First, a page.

law. Chiru are listed on Schedule II of the J&K Act. Trade in Schedule 
II species, including shahtoosh, is permitted under certain conditions. 
The J&K Act specifies that state permission is required to possess 
Schedule II wildlife products, that unlicensed dealers are prohibited 
from selling these products, and that licensed dealers are required to 
report to the government any import of Schedule II animal products 
(Ginsberg et al. 1999). Despite the fact that no shahtoosh dealers have 
ever been licensed (Government of India 1999), the production and sale 
of shahtoosh shawls and other products have continued in Jammu and 
Kashmir. On May 1, 2000, in response to public interest litigation 
filed by the Wildlife Protection Society of India (WPSI), the High 
Court of Jammu and Kashmir ruled that the shahtoosh trade was in 
violation of the J&K Act, CITES, and India's Export-Import Policy 
(IFAW/WTI 2001). The Government of Jammu and Kashmir set about to bring 
its law into compliance with national legislation and CITES, but that 
has not yet been completed, and the shahtoosh trade has continued. In 
May 2001, WPSI and WTI filed a contempt of court petition against the 
Jammu and Kashmir Government.
    Sale of shahtoosh shawls occurs elsewhere in India as well, 
although prohibited by national law. And, despite the fact that CITES 
and India's Customs Law prohibit the commercial import and export of 
shahtoosh and shahtoosh products, raw shahtoosh fiber still enters 
India and finished products still leave. Indian authorities have made a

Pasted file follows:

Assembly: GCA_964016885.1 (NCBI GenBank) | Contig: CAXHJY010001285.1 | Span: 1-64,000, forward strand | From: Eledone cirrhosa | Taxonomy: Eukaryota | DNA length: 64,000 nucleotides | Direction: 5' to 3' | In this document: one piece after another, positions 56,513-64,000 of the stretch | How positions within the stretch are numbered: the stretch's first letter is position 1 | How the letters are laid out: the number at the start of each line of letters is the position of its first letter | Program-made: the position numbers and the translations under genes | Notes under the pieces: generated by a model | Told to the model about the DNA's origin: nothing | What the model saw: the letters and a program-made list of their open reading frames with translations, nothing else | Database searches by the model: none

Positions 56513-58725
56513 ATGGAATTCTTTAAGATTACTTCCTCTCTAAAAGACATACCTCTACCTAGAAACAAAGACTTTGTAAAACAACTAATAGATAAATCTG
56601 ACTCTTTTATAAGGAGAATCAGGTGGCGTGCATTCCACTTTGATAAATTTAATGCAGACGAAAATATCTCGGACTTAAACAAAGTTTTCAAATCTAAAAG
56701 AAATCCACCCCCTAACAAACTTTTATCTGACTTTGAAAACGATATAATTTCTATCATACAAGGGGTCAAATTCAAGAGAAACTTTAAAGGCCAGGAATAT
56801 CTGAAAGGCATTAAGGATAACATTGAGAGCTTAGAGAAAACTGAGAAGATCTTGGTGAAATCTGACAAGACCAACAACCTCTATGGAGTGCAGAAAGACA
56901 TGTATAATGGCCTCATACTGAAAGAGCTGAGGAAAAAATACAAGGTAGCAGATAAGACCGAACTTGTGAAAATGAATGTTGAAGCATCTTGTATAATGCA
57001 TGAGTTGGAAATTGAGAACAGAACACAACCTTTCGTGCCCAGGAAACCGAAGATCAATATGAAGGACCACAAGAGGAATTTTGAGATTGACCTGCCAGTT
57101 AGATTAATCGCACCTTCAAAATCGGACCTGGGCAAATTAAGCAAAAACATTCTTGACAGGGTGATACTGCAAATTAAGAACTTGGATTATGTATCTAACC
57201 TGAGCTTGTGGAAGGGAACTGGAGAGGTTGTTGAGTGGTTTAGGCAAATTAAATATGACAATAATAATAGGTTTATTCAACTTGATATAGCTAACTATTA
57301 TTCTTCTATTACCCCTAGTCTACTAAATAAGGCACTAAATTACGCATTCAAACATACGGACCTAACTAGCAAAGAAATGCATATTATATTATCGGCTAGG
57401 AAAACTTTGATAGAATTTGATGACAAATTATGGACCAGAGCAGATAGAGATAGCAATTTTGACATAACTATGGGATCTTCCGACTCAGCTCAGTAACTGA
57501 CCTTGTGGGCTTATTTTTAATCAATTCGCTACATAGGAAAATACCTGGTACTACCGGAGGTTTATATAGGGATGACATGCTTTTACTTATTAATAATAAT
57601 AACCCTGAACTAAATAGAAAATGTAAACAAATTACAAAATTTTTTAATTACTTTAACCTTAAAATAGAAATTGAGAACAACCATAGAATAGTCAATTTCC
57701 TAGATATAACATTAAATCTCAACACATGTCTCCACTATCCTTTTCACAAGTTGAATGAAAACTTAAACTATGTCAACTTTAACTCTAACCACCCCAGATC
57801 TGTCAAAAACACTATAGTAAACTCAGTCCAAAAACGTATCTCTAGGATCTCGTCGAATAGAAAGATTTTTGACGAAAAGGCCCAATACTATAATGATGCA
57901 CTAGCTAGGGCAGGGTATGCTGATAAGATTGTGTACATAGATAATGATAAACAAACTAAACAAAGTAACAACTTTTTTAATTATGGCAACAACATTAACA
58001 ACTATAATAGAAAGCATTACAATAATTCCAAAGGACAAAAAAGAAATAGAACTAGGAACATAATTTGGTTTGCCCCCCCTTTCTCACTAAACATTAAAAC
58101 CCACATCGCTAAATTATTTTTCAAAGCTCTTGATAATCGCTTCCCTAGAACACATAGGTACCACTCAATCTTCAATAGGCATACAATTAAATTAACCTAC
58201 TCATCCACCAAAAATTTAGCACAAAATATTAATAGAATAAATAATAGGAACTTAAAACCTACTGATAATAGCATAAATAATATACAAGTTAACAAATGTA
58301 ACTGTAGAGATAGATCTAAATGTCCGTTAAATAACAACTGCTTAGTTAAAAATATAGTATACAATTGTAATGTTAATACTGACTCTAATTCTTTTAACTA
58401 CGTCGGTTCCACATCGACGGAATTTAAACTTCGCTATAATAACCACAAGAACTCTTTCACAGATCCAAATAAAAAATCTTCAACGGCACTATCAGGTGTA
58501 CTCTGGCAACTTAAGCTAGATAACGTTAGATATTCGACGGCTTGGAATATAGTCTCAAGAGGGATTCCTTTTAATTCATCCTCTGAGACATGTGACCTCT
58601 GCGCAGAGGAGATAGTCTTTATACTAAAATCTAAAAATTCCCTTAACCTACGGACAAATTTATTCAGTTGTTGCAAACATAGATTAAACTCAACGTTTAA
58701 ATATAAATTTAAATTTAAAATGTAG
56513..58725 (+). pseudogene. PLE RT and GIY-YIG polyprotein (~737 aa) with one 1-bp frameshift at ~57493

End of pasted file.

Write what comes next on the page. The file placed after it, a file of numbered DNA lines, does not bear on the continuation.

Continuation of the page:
number of seizures of raw fiber and finished products over the years 
(Wright and Kumar 1997, Government of India 1999), but, because of the 
conflict with Jammu and Kashmir, have been unable to end the production 
of shahtoosh products.
    In the United States, the Appendix-I listing for the Tibetan 
antelope has not been adequate to control the import and sale of 
shahtoosh products. Although several investigations have revealed a 
market for shahtoosh products in the United States, the first 
successful prosecution was in 2001. On May 29, 2001, a Los Angeles-
based clothier agreed to pay a $175,000 civil settlement for importing 
and selling shahtoosh shawls in violation of the ESA and the Lacey Act 
(Press Release from the U.S. Attorney's Office, District of New Jersey, 
dated May 29, 2001).
    CITES provisions of the Endangered Species Act prohibit engaging in 
trade contrary to CITES and the possession of any specimen traded 
contrary to CITES. Thus, once a shahtoosh shawl is successfully 
smuggled into the United States, enforcement officers must prove the 
unlawful import in order to seize that shawl. Listing the Tibetan 
antelope under the Act would prohibit the sale or offering for sale of 
shahtoosh products in interstate or foreign commerce. This would give 
U. S. prosecutors additional means of fighting shahtoosh smuggling and 
the illegal market within the United States.

E. Other Natural or Manmade Factors

    Tibetan antelope are known to have died from exposure and 
malnutrition associated with severe winter weather (Schaller 1998). A 
blizzard in Qinghai Province killed a disproportionate number of young 
and yearlings, and resulted in reproductive failure in the following 

Summary of Findings

    The Service has reviewed the information presented in the original 
petition, the literature cited in that petition, all public comments 
received, and other available literature and information. On the basis 
of the best scientific and commercial information available, the